My husband and I went into the city today. The weather was as perfect as we’d ever seen: blue skies and 78 degrees with no humidity. We attended worship services in midtown, followed by lunch al fresco on a patio right on 7th Avenue. A long walk through Central Park was not only exhilarating; the picture-perfect sky served as an umbrella to the hundreds of New Yorkers throwing Frisbees, playing volleyball, canoodling with their honeys, and basking in the warmth of the sun on blankets stretched across the open expanse of lawn.

I was very mindful throughout the day of the unique role my husband has in our family, as well as in shaping our children’s vision for fatherhood. He is our provider and our protector. Yet he is so much more. He is fellow nurturer. Not necessarily the first one my children would run to with skinned knees, but the one who would run to them when emergencies hit home. He is the one who took our three-month-old baby in to the hospital for an initial biopsy (without anesthesia) when we found out he needed an emergency colostomy; the one who took the phone call when one child ran (a mile) away from home and was discovered by our local police; the one who stood by me just this week when I had a brief medical scare. He is our rock.

He shoulders the financial burden of our family, the direct result of decisions we made jointly almost twenty years ago. And when the going gets rough, he gets going. Up before the sun, commuting through suburban New York City traffic, he fights for bottom-lines, quotas, and margins all day, everyday. With rarely a word of complaint or frustration.

Most fathers have learned to deal with the harsh realities of everyday life. They’ve had to. My own seventeen-year-old son came downstairs a couple weeks ago, wandered into the kitchen and said: “I’ve figured it out. You go through school, make good grades so you can get into a good college, get a job, work yourself crazy, and then you die.” Hardly the happy-go-lucky outlook I would have preferred, but an assessment of part of the reality of being a man.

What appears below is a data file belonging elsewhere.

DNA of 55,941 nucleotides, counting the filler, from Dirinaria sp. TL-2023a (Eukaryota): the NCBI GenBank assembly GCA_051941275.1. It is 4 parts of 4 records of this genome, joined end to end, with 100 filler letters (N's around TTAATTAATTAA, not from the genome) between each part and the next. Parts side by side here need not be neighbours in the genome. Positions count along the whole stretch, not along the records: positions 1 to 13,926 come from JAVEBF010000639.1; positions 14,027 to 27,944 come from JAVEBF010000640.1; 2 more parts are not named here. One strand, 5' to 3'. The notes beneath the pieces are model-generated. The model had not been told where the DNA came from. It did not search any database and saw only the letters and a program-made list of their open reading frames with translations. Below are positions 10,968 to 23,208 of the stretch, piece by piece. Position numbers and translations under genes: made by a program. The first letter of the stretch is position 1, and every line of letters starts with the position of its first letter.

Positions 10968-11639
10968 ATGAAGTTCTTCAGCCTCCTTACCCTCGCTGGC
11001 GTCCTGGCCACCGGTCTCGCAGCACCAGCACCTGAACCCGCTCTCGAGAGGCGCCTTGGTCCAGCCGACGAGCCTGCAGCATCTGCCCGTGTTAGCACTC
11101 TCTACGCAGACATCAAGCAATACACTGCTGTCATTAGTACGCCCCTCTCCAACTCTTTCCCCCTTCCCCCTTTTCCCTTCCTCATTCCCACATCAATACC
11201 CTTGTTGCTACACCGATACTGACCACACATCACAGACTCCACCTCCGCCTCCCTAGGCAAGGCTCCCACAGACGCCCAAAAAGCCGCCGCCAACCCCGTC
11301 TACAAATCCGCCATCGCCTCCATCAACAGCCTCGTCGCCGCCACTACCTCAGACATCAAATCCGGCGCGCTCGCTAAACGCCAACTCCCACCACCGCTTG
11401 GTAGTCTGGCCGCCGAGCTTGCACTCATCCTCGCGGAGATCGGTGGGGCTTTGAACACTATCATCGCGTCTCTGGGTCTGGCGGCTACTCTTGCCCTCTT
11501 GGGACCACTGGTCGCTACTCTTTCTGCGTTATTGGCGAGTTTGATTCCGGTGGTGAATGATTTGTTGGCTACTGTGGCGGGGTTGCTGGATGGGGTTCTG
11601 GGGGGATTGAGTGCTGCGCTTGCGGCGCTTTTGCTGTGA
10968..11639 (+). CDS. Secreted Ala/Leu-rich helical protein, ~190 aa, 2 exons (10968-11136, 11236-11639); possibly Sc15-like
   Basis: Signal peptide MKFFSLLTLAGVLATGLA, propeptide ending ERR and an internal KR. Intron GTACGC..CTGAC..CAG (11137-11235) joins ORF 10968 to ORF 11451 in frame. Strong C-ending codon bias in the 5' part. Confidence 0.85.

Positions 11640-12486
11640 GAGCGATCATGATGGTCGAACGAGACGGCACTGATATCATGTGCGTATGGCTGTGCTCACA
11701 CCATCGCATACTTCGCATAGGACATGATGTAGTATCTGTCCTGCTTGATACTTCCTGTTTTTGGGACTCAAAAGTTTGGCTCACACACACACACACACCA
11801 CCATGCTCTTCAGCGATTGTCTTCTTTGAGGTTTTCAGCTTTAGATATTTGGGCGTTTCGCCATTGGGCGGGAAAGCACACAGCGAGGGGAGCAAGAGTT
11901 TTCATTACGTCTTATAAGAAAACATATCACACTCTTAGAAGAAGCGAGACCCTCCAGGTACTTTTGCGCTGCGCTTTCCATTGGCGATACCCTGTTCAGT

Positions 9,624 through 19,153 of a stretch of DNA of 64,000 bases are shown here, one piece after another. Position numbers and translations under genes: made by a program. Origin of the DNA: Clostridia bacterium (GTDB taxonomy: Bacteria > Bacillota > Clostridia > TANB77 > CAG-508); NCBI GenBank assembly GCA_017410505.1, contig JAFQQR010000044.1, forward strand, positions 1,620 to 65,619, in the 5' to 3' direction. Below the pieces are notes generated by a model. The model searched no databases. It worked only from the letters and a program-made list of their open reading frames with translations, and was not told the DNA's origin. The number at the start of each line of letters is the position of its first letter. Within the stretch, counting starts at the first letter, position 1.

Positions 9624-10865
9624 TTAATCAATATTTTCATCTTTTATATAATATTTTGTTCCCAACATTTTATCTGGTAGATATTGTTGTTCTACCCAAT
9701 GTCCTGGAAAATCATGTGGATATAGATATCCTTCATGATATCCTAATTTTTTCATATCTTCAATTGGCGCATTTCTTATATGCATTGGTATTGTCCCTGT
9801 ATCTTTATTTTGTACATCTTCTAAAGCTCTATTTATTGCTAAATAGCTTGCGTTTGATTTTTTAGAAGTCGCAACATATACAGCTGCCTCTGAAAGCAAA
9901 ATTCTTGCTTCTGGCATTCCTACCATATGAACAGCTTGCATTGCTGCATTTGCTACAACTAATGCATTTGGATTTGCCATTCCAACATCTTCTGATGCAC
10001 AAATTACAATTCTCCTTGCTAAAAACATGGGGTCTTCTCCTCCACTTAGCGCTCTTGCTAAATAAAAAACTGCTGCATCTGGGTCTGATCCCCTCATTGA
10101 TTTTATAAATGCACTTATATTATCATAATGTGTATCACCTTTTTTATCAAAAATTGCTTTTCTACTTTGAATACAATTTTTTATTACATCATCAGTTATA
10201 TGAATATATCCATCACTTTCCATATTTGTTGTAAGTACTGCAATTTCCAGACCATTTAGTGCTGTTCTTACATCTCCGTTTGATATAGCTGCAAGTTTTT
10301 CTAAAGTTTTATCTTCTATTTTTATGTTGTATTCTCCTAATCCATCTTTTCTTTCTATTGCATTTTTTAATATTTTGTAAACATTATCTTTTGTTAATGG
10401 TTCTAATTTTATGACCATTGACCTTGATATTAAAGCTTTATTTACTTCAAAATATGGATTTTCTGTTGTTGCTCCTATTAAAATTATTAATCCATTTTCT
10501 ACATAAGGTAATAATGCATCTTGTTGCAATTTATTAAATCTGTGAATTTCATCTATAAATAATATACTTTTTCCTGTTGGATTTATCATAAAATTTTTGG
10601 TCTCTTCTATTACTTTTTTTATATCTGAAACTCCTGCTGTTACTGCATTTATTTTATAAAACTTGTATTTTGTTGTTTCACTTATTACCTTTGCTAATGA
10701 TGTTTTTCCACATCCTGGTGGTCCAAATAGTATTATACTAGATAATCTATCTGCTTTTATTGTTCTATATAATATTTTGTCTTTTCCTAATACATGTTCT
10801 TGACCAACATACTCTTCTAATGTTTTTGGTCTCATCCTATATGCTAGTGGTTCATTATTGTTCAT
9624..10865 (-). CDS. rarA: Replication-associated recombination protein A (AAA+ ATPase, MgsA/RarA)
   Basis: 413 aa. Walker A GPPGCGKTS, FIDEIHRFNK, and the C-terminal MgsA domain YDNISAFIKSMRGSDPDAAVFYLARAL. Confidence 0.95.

On Father’s Day–and everyday–we need to be more mindful of the generous efforts that the fathers in our lives make on our behalf. We need to be mindful of the sacrifices to their personal time that they make on a daily basis. That they rarely have time for lunch with the guys, a morning tennis match and sauna, or afternoon bridge. That they have accountability issues which we may never fully appreciate. That they have superiors to honor, subordinates to lead, and colleagues to inspire. That they have bottom-lines, quarterly quotas, profitability measures, and shareholder responsibilities. That they fight traffic on empty stomachs. And catch early morning airplanes on very little sleep.

The fathers in our lives would no doubt travel to the ends of the earth for you and his kids…if they knew they would be greeted by several pair of open arms on the other side of the front door.

Let’s hope that fathers everywhere understand the unique role they play in our lives, in the lives of their children, and in today’s culture at large. Let’s hope that on Father’s Day, father’s everywhere felt special. That they know, deep down inside, that their efforts on our behalf are fully acknowledged, truly appreciated, and deeply cherished.